This section is from the book "The Gardener V1", by William Thomson. Also available from Amazon: The New Organic Grower: A Master's Manual of Tools and Techniques for the Home and Market Gardener.
It is difficult to understand on what natural or physiological principle the aeration of Vine-borders is either beneficial or necessary; we suspect the whole thing is a misnomer, and that it is simply drainage. We should like it explained on what principle a current of air filtering through a border, if it really does so, is beneficial to the roots; certainly we have nothing of the sort in any of nature's fruit-borders. We hold that the soil should be firm and compact about the roots of all fruit-bearing trees and plants, let it be Apricots, Pears, or Pines, and Strawberries, and even our Vine-borders, provided the soil composing them be of the proper mechanical texture; we abhor, of all things, to be potching in our Vine-borders, and a compact soil is incompatible with aeration, but not with drainage. What is called aeration we conceive would be of great benefit in a damp and dropsical climate, where the borders would readily get saturated and soapy under the influence of heavy rain-fall. But what would be said to "aerated" borders on a gravelly soil on the east coast, or even thoroughly-drained borders on any bottom, where, as a rule, much artificial watering is necessary? We know from abundance of experience that aeration, such as is found beneficial on the dripping west coast, would be a long way worse than useless on the droughty east coast, especially on light and naturally dry soils.
Last season, in spite of mulching and all the watering we were able to apply, our borders got aerated very much more than we liked. Indeed, mulching, and especially watering, is a very heavy item of our labour, and we know from experience over more than one place on the west coast that such is superfluous. Large Grapes (we mean berries) are the result of plenty of feeding, either naturally through the medium of rain in a rich border, or by the artificial application of liquid in some other form. No doubt there are cases where, from the position of the borders naturally or artificially placed, aeration and heating would be almost a necessity - as, for instance, at Welbeck, where the borders are curiously sunk so low beneath the general surface out of reach of the sun's rays, and in an inland and elevated locality where the rainfall is abundant; but that only points more clearly to the superior arrangement of having the borders entirely above the surface and unheated, as at Garston. We are told that heated borders must be successful if well managed, and if they fail it must be the fault of the gardener. The bulk of the finest Grapes in the country are grown in unheated borders.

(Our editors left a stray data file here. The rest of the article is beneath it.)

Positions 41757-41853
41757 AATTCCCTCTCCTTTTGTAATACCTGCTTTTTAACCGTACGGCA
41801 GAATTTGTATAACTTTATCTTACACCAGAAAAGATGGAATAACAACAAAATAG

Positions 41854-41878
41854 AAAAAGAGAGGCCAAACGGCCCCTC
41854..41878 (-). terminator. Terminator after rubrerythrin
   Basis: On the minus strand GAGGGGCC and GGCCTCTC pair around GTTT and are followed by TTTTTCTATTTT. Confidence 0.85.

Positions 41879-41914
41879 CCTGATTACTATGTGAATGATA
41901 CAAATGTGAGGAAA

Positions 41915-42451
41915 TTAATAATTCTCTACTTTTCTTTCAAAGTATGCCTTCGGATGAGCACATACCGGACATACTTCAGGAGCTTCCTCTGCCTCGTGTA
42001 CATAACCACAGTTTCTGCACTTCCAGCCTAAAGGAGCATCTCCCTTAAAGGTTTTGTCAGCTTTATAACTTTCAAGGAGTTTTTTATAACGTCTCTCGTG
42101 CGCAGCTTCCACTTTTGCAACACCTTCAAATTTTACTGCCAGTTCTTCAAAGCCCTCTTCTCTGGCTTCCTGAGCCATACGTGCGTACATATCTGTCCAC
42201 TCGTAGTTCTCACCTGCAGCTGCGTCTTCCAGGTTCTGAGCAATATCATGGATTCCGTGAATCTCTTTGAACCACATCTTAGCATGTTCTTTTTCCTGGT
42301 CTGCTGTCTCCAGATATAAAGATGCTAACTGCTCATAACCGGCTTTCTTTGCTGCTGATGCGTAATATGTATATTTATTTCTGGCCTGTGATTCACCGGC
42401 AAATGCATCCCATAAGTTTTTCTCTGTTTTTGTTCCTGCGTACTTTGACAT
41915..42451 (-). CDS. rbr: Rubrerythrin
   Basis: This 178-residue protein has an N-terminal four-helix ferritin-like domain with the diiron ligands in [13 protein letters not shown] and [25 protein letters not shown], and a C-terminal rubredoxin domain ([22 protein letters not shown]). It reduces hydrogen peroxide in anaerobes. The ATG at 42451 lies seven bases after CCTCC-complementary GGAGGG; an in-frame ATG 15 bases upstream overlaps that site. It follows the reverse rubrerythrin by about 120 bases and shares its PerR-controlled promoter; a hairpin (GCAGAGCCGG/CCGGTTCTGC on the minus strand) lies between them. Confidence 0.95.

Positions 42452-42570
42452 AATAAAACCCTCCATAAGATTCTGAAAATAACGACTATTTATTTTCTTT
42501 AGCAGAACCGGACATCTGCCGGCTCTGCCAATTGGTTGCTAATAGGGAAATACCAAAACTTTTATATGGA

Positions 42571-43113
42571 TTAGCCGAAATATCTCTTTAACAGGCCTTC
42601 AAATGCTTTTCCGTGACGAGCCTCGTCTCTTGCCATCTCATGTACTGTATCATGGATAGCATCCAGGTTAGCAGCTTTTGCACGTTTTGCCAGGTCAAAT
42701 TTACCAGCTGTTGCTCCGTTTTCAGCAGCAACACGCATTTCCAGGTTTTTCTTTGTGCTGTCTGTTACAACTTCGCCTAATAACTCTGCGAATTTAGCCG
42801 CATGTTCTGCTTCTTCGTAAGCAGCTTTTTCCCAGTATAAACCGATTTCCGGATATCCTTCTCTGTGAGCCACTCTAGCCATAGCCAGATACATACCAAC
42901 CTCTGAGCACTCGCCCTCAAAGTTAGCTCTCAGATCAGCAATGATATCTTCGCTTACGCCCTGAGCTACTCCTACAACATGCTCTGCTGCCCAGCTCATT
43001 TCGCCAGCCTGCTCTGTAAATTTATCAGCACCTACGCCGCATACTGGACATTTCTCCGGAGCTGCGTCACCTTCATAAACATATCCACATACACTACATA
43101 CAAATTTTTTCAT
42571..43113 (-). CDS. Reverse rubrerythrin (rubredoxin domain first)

We would incline to reverse the above charge, and say that the gardener who could not grow good Grapes without the questionable assistance of pipes for bottom-heat, had something to learn or unlearn. Inside borders for very early and very late Grapes are proved to be sufficient when well managed, for the Vine does not really require a high degree of heat at the root. For summer and autumn Grapes the outside border being elevated is also sufficient, which no one will dispute; but the elevation is rather to secure dryness in the border in autumn than for the advantage supposed to be derived from higher temperature.
One word about temperature in the atmosphere of the vinery. If the Vine is supplied with a steady and abundant supply of food and moisture at the root, a high indoor temperature is most beneficial, but it must be attended with free circulation of air. If the Vine is a gross feeder, it has also a wonderful digestion, and under high pressure will store up an amazing amount of stamina for future produce. That it will ripen its fruit sometimes in favoured parts of England, does not prove that it also ripens its wood sufficient to withstand, say a Crimean winter. What is the summer temperature of Malaga, or of the valley of Jericho, where the spies found the large clusters, or the borders of the Caspian? we suspect our vineries seldom approach those localities in their aggregate of summer heat or even moisture. And yet the Vine is not a tropical plant. We never could exactly understand putting the Vine to rest, or ripening its wood by exposing its branches to our summer and autumn weather. We may stop its growth by cold, but that is not putting a Vine to rest; and we suspect that is at the bottom of early-forced Vines starting prematurely in autumn.
We find those Vines which go to rest with their wood matured with strong heat, have the least tendency to start prematurely; indeed, are the slowest to move under forcing. But if the Vine has lost its foliage through red-spider or any other cause, it is hopeless to put it to rest by the high-temperature process. Recourse, under these circumstances, must be had to cool treatment and a short supply of fruit the following season. The Squire's Gardener.